A man US authorities accused of being involved in genocide in Rwanda was convicted of visa fraud in federal court in Kansas but jurors split over whether he lied about his role in the mass killings.
Lazare Kabaya Kobagaya, 84, was accused of directing members of his Hutu ethnic group to burn the homes of the rival Tutsi group in 1994 and participating in other attacks against them in which hundreds were killed.
He obtained US citizenship in July 2006 in Kansas but a US grand jury indicted him in 2009 for making false statements as part of his immigration application, including lying that he lived in Burundi from 1993 to 1995 and that he had not engaged in genocide, Reuters reports.
He faced one count of immigration fraud and one count of visa fraud. He pleaded not guilty to the charges in April 2009.
After a five-week trial and three days of deliberations, a jury found him guilty on the visa fraud count, but was unable to reach a verdict on the other count. As a result of the deadlock, the judge declared a mistrial on the immigration fraud charge.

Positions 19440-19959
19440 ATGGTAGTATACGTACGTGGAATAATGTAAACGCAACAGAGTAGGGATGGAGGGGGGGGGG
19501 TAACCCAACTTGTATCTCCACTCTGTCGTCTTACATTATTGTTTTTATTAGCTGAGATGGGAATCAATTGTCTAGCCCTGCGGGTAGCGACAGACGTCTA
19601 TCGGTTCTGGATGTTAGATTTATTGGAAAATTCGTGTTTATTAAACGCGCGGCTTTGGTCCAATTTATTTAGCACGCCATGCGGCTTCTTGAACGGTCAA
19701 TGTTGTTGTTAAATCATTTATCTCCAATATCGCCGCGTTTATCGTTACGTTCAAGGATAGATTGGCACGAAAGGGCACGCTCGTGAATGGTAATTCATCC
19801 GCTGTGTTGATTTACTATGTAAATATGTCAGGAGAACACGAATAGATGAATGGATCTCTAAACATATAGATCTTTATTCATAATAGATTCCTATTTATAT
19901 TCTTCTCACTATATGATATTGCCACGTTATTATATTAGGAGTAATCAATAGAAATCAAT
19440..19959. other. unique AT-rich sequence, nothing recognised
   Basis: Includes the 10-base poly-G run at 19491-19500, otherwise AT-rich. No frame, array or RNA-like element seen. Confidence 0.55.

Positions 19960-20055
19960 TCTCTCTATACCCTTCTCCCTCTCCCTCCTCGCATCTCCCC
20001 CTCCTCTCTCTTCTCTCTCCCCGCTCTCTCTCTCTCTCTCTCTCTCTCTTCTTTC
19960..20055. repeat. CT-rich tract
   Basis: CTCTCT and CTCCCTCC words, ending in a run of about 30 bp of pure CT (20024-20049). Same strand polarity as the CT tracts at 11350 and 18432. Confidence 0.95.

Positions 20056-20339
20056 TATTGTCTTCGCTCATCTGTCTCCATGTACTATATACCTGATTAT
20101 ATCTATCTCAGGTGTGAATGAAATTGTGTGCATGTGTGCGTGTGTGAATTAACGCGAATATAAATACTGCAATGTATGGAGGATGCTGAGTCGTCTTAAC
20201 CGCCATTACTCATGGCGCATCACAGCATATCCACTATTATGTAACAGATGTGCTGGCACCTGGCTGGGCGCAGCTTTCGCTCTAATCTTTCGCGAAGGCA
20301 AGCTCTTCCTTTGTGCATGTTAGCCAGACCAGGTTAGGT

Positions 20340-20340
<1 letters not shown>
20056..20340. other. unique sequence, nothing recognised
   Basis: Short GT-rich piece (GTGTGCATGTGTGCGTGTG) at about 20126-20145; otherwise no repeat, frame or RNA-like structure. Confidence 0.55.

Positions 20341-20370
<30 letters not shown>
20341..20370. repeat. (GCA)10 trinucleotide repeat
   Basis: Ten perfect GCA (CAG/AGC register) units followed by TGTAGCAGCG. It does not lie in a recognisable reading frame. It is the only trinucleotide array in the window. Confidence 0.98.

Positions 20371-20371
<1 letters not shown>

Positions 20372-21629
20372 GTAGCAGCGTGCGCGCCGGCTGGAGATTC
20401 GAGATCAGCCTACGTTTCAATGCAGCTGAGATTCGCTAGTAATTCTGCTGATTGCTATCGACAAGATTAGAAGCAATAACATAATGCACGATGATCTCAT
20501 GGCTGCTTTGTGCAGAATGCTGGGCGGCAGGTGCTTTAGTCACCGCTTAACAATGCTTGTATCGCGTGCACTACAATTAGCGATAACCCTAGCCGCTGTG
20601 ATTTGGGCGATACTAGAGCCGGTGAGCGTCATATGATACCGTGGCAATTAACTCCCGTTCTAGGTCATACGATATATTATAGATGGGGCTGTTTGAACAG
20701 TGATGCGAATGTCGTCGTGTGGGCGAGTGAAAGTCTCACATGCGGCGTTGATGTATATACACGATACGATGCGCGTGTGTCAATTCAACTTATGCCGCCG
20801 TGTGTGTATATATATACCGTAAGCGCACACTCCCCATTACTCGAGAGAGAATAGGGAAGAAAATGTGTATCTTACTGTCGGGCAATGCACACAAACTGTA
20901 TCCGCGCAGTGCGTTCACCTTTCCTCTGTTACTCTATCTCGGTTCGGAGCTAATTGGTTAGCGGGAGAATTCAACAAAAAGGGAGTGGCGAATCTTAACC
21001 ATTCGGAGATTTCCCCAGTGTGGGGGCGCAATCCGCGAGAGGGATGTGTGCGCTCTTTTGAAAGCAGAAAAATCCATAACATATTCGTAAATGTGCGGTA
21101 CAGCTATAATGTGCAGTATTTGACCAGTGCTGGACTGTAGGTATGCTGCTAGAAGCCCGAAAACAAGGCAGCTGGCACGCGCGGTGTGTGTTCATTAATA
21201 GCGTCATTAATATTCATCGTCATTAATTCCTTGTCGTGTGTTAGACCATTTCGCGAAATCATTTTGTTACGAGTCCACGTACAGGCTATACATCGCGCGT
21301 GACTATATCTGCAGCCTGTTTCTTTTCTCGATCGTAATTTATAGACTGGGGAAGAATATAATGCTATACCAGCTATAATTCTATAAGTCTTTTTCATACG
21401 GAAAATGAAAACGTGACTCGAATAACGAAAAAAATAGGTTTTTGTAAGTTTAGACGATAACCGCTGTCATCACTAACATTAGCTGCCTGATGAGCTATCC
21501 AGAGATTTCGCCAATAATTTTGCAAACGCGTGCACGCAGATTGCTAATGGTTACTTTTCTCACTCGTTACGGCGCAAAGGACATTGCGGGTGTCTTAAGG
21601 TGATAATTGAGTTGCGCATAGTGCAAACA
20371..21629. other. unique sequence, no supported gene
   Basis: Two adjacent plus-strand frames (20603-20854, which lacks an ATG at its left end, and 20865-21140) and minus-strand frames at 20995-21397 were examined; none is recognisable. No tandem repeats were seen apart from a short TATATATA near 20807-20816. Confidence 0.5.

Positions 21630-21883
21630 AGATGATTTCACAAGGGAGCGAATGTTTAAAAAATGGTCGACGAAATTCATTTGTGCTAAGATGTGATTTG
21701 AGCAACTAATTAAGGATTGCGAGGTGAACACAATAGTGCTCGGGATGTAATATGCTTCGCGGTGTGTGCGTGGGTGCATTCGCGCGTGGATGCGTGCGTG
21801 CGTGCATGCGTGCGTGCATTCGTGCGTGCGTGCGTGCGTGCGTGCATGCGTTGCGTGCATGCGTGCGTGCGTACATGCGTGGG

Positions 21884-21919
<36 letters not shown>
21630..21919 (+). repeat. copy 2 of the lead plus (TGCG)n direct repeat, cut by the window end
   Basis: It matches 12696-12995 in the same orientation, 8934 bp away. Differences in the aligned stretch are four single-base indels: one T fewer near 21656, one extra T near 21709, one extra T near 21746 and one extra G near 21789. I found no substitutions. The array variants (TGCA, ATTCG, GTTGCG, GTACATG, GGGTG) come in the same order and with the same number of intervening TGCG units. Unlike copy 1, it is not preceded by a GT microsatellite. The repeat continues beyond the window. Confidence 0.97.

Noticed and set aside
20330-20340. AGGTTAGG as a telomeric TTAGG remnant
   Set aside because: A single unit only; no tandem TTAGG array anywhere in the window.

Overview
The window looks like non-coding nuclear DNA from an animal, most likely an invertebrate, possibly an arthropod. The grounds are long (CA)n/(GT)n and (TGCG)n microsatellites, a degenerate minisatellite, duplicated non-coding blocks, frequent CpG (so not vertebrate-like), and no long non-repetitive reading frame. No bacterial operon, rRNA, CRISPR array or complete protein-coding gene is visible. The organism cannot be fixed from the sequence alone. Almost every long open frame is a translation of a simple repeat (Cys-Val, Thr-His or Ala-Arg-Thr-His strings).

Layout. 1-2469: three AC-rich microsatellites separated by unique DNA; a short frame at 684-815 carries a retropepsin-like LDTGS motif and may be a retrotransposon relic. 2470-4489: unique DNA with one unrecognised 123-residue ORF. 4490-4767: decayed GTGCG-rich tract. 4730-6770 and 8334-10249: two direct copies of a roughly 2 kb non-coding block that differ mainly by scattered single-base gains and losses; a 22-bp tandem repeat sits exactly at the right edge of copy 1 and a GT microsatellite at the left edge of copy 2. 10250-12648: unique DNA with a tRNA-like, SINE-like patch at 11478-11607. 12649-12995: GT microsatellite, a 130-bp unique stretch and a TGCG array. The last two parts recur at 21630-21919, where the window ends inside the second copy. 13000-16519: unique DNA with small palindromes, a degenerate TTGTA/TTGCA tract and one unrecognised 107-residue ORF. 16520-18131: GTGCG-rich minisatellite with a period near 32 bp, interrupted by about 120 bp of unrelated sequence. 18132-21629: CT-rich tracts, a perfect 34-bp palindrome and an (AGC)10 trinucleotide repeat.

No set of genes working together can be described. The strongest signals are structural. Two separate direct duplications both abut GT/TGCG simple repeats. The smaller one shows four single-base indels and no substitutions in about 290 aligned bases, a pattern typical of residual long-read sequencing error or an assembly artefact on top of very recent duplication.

In its verdict, jurors determined Kobagaya was guilty only of lying about being in Burundi from 1993 to 1995, but not of lying about whether he participated in genocide, according to the Justice Department.
He was also accused in the indictment of attacking and threatening others who refused to participate in the killings.
The indictment alleged that in one instance, he ordered Hutus to kill Tutsi women who had previously been spared because they were married to or related to Hutu men. At least one woman was killed and others were attacked, the indictment said.
Kobagaya faces up to 10 years in prison for the visa fraud count and prosecutors could seek to a new trial on the other count. It was not immediately clear whether the United States could or would seek to deport him.
Officials have estimated 500,000 to 800,000 Rwandans were killed during the ethnic fighting and more than 2 million fled the country.